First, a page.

For excursions we had excellent Quietvox audio sets that enabled us to hear the guides through our own headset, allowing me to wander off and take photos while still hearing what the guide was telling us. I could go on about the numerous things that had been carefully chosen to give us a great holiday experience, but let’s just say that if you need it, Uniworld will probably have thought of it first.
4. Stress free transfers and excursions
We found that from the moment we left our front door, everything had been arranged to give a stress free start to our holiday. We especially enjoyed the VIP Titan Home Departure Service which is an additional benefit when you book your Uniworld Cruise through Titan Travel. All Titan guests get a free transfer between the airport and their home in one of Titan’s own vehicles and our car was duly outside our house to pick us up at 2.30am. As it was an early start to catch our 7am flight, I was thankful not to have to drive, but could doze all the way to the airport. On our return to Heathrow, the nice man with the Titan sign was there, waiting to drive us the 2 hours back to Bristol.
Once we arrived at Lyon for the start of our cruise we were greeted by one of the Uniworld staff who took us to our coach to transfer to the ship. This experience of seamless logistics extended to Uniworld’s own luxury coaches which took us on all the excursions, with excellent English-speaking guides to bring the places we saw alive with their stories.
5. It’s an all-inclusive holiday
Uniworld Cruises originally introduced the all-inclusive concept as a result of customer feedback and it certainly made for a stress free holiday. From the moment you arrive at the airport to join your cruise, you really don’t need to spend a euro unless you want to buy a few souvenirs along the way (and who could resist buying some Valrhona chocolate when they visit the Cité du Chocolat in Tain-Hermitage?).
So what does all-inclusive really mean on a Uniworld’s cruise?
To start it means that a choice of excursions are included in your cruise, normally a walking tour to see the sights, a gentle walker’s group who might take a slightly different route or be taken on a tourist train, and a Go Active option for those who enjoy hiking through vineyards or kayaking down the Rhone. The excursions normally took up half a day, allowing the other half of the day for exploring on our own or relaxing on board the SS Catherine.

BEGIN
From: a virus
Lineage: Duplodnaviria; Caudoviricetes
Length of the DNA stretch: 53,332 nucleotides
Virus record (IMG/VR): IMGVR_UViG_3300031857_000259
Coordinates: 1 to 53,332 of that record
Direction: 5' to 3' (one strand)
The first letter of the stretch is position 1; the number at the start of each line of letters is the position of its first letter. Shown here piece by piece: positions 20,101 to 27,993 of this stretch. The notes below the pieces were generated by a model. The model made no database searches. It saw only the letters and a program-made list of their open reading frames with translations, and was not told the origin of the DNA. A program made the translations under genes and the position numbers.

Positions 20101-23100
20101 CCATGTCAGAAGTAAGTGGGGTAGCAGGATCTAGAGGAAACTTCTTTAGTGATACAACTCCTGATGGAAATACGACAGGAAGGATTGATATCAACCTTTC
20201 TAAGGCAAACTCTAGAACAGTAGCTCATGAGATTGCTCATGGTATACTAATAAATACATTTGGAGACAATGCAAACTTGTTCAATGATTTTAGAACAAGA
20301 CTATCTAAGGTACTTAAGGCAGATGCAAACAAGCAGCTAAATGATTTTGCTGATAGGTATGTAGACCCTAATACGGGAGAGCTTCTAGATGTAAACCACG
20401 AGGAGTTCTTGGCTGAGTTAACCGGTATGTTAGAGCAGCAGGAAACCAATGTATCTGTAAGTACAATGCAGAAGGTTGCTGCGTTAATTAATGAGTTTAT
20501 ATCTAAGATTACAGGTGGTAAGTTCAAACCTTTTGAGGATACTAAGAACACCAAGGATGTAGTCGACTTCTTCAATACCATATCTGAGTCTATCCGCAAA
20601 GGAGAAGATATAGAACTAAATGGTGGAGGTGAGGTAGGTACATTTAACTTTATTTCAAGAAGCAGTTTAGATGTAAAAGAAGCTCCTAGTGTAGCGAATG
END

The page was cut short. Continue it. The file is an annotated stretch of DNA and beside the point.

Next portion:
The excursions normally included a little extra, such as a wine tasting, visit to a museum or castle, or a local experience. There were also some optional excursions which cost extra and we tried a couple of these which we really enjoyed, visiting the Château de Rully for a wine tasting, lunch and tour of the privately owned chateau, and a cookery lesson at the Institut Paul Bocuse in Lyon.
All meals are covered on board and the excursions will generally bring you back to the ship for lunch so you only need to eat in a café if you want to soak up some local atmosphere. We were served really excellent wines, so no need to upgrade when you are served wine like ink. Practically all cocktails and spirits were covered too – unless you have a taste in 20 year old whiskey. Coffee, tea and all other hot drinks were available whenever we wanted them.
Another feature of the all-inclusive package is that all gratuities for both staff and tour guides were covered, so no need to worry about tips at the end of the cruise. All of this meant that I felt a bit like the queen with hardly any need to carry cash which was a very relaxing feeling, although a bit of a shock to come back to the real world where everything has to be paid for.
6. Excursions that are an enriching experience
I mentioned that there were some optional excursions that were an additional charge but this didn’t mean that we felt short changed if we didn’t take them, since all the excursions were led by excellent local guides who gave us an insight into the local history and culture. One of my favourites was the village walk in the riverside town of Viviers which was so full of local charm that we could totally understand why it had been used to film some of the scenes in the film, Chocolat.
After the walk around the old streets and an organ recital in the Cathedral at the top of the hill, we ended up being welcomed into our guide Frances’ house in the old town, drinking rosé wine in her flower filled garden and hearing how her aunt had used the house to shelter fleeing Jews in the Second World War.